Can Hepatitis C Virus (HCV) Direct-Acting Antiviral Treatment as Prevention Reverse the HCV Epidemic Among Men Who Have Sex With Men in the United Kingdom? Epidemiological and Modeling Insights

Article, Unknown English OPEN
Martin, Natasha K ; Thornton, Alicia ; Hickman, Matthew ; Sabin, Caroline ; Nelson, Mark ; Cooke, Graham S ; Martin, Thomas C S ; Delpech, Valerie ; Ruf, Murad ; Price, Huw ; Azad, Yusef ; Thomson, Emma C ; Vickerman, Peter (2016)
  • Publisher: Oxford University Press (OUP)
  • Journal: volume 62, issue 9, pages 1,072-1,080 (issn: 1058-4838, eissn: 1537-6591)
  • Related identifiers: pmc: PMC4826456, doi: 10.1093/cid/ciw075
  • Subject: Articles and Commentaries | /dk/atira/pure/researchoutput/pubmedpublicationtype/D016428 | /dk/atira/pure/researchoutput/pubmedpublicationtype/D013485 | 06 Biological Sciences | Microbiology | /dk/atira/pure/researchoutput/pubmedpublicationtype/D052061 | men who have sex with men | Research Support, Non-U.S. Gov't | hepatitis C virus | antiviral treatment | HIV | Research Support, N.I.H., Extramural | 11 Medical And Health Sciences | Journal Article | prevention
    mesheuropmc: virus diseases

<p><b><i>Background.</i></b> We report on the hepatitis C virus (HCV) epidemic among human immunodeficiency virus (HIV)-positive men who have sex with men (MSM) in the United Kingdom and model its trajectory with or without scaled-up HCV direct-acting antivirals (DAAs).</p><p><b><i>Methods.</i></b> A dynamic HCV transmission model among HIV-diagnosed MSM in the United Kingdom was calibrated to HCV prevalence (antibody [Ab] or RNA positive), incidence, and treatment from 2004 to 2011 among HIV-diagnosed MSM in the UK Collaborative HIV Cohort (UK CHIC). The epidemic was projected with current or scaled-up HCV treatment, with or without a 20% behavioral risk reduction.</p><p><b><i>Results.</i></b> HCV prevalence among HIV-positive MSM in UK CHIC increased from 7.3% in 2004 to 9.9% in 2011, whereas primary incidence was flat (1.02-1.38 per 100 person-years). Over the next decade, modeling suggests 94% of infections are attributable to high-risk individuals, comprising 7% of the population. Without treatment, HCV chronic prevalence could have been 38% higher in 2015 (11.9% vs 8.6%). With current treatment and sustained virological response rates (status quo), chronic prevalence is likely to increase to 11% by 2025, but stabilize with DAA introduction in 2015. With DAA scale-up to 80% within 1 year of diagnosis (regardless of disease stage), and 20% per year thereafter, chronic prevalence could decline by 71% (to 3.2%) compared to status quo in 2025. With additional behavioral interventions, chronic prevalence could decline further to &lt;2.5% by 2025.</p><p><b><i>Conclusions.</i></b> Epidemiological data and modeling suggest a continuing HCV epidemic among HIV-diagnosed MSM in the United Kingdom driven by high-risk individuals, despite high treatment rates. Substantial reductions in HCV transmission could be achieved through scale-up of DAAs and moderately effective behavioral interventions.</p>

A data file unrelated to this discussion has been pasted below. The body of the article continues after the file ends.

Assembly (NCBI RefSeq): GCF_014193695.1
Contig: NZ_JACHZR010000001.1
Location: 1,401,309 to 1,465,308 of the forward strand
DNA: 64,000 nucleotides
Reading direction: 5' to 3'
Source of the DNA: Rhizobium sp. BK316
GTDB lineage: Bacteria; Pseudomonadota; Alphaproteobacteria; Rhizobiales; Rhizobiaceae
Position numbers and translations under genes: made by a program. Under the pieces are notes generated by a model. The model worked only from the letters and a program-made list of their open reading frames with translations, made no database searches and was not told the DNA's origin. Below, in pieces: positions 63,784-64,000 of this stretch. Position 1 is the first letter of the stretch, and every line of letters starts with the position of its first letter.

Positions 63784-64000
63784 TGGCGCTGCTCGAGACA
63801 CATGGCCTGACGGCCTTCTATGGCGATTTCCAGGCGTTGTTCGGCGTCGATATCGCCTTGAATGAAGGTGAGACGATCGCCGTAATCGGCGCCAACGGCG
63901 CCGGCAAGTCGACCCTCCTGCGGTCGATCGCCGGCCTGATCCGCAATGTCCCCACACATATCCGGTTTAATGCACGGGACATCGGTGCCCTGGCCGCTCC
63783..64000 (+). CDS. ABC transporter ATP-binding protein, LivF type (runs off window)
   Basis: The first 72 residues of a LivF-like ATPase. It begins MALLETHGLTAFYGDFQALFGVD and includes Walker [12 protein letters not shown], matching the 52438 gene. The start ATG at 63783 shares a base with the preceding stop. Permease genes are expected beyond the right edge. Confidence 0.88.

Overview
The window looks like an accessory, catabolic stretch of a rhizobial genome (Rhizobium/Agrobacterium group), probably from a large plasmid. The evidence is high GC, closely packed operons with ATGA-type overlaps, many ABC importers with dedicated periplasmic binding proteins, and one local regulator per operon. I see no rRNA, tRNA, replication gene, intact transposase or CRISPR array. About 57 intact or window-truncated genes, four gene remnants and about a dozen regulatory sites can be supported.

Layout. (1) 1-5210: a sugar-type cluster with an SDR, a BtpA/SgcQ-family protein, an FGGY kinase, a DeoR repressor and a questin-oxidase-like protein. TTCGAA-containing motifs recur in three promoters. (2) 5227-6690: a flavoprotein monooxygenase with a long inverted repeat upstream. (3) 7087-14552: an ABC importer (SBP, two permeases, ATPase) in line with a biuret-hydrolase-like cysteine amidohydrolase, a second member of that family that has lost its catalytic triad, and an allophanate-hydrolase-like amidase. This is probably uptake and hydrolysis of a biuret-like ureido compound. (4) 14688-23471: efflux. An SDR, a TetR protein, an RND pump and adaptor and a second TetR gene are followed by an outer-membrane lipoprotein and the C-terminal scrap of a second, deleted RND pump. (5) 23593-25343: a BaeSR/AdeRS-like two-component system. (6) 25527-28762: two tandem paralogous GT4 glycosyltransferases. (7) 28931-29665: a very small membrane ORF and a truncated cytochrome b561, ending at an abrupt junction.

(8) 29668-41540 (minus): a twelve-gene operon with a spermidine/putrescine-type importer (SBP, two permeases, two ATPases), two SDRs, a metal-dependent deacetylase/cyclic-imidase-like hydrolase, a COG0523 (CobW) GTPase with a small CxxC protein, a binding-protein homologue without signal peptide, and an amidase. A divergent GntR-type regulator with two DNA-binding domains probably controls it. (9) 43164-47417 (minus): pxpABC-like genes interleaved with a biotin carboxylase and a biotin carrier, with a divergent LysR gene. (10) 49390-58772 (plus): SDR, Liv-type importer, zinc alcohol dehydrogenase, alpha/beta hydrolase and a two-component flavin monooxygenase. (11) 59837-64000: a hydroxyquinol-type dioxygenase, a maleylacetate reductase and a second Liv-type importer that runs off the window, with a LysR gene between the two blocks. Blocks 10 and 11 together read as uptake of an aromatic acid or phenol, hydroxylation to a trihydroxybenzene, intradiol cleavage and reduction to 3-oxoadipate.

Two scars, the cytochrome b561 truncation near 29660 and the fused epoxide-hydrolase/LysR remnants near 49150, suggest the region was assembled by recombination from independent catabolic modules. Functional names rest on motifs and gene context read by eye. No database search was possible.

• References (34)
    34 references, page 1 of 4

    1. Urbanus AT, van de Laar TJ, Stolte IG, et al. Hepatitis C virus infections among HIV-infected men who have sex with men: an expanding epidemic. AIDS 2009; 23:F1-7.

    2. van de Laar T, Pybus O, Bruisten S, et al. Evidence of a large, international network of HCV transmission in HIV-positive men who have sex with men. Gastroenterology 2009; 136:1609-17.

    3. Price H, Gilson R, Mercey D, et al. Hepatitis C in men who have sex with men in London-a community survey. HIV Med 2013; 14:578-80.

    4. Yaphe S, Bozinoff N, Kyle R, Shivkumar S, Pai N, Klein M. Incidence of acute hepatitis C virus infection among men who have sex with men with and without HIV infection: a systematic review. Sex Trans Infect 2012; 88:558-64.

    5. Giraudon I, Ruf M, Maguire H, et al. Increase in diagnosed newly acquired hepatitis C in HIV-positive men who have sex with men across London and Brighton, 2002-2006: is this an outbreak? Sex Transm Infect 2008; 84:111-6.

    6. Ruf M, Delpech V, Osuagwu U, Brown A, Robinson E, Chadborn T. Men who have sex with men: estimating the size of at-risk populations in London primary care trusts. Int J STD AIDS 2011; 22:25-9.

    7. Martin NK, Vickerman P, Grebely J, et al. HCV treatment for prevention among people who inject drugs: modeling treatment scale-up in the age of direct-acting antivirals. Hepatology 2013; 58:1598-609.

    8. Martin NK, Miners A, Vickerman P, et al. The cost-effectiveness of HCV antiviral treatment for injecting drug user populations. Hepatology 2012; 55:49-57.

    9. Martin NK, Vickerman P, Foster GR, Hutchinson SJ, Goldberg DJ, Hickman M. Can antiviral therapy for hepatitis C reduce the prevalence of HCV among injecting drug user populations? A modelling analysis of its prevention utility. J Hepatol 2011; 54:1137-44.

    10. Martin NK, Vickerman P, Dore GJ, Hickman M. The hepatitis C virus epidemics in key populations (including people who inject drugs, prisoners and MSM): the use of direct-acting antivirals as treatment for prevention. Curr Opin HIV AIDS 2015; 10:374-80.

  • Similar Research Results (2)
  • Metrics
    No metrics available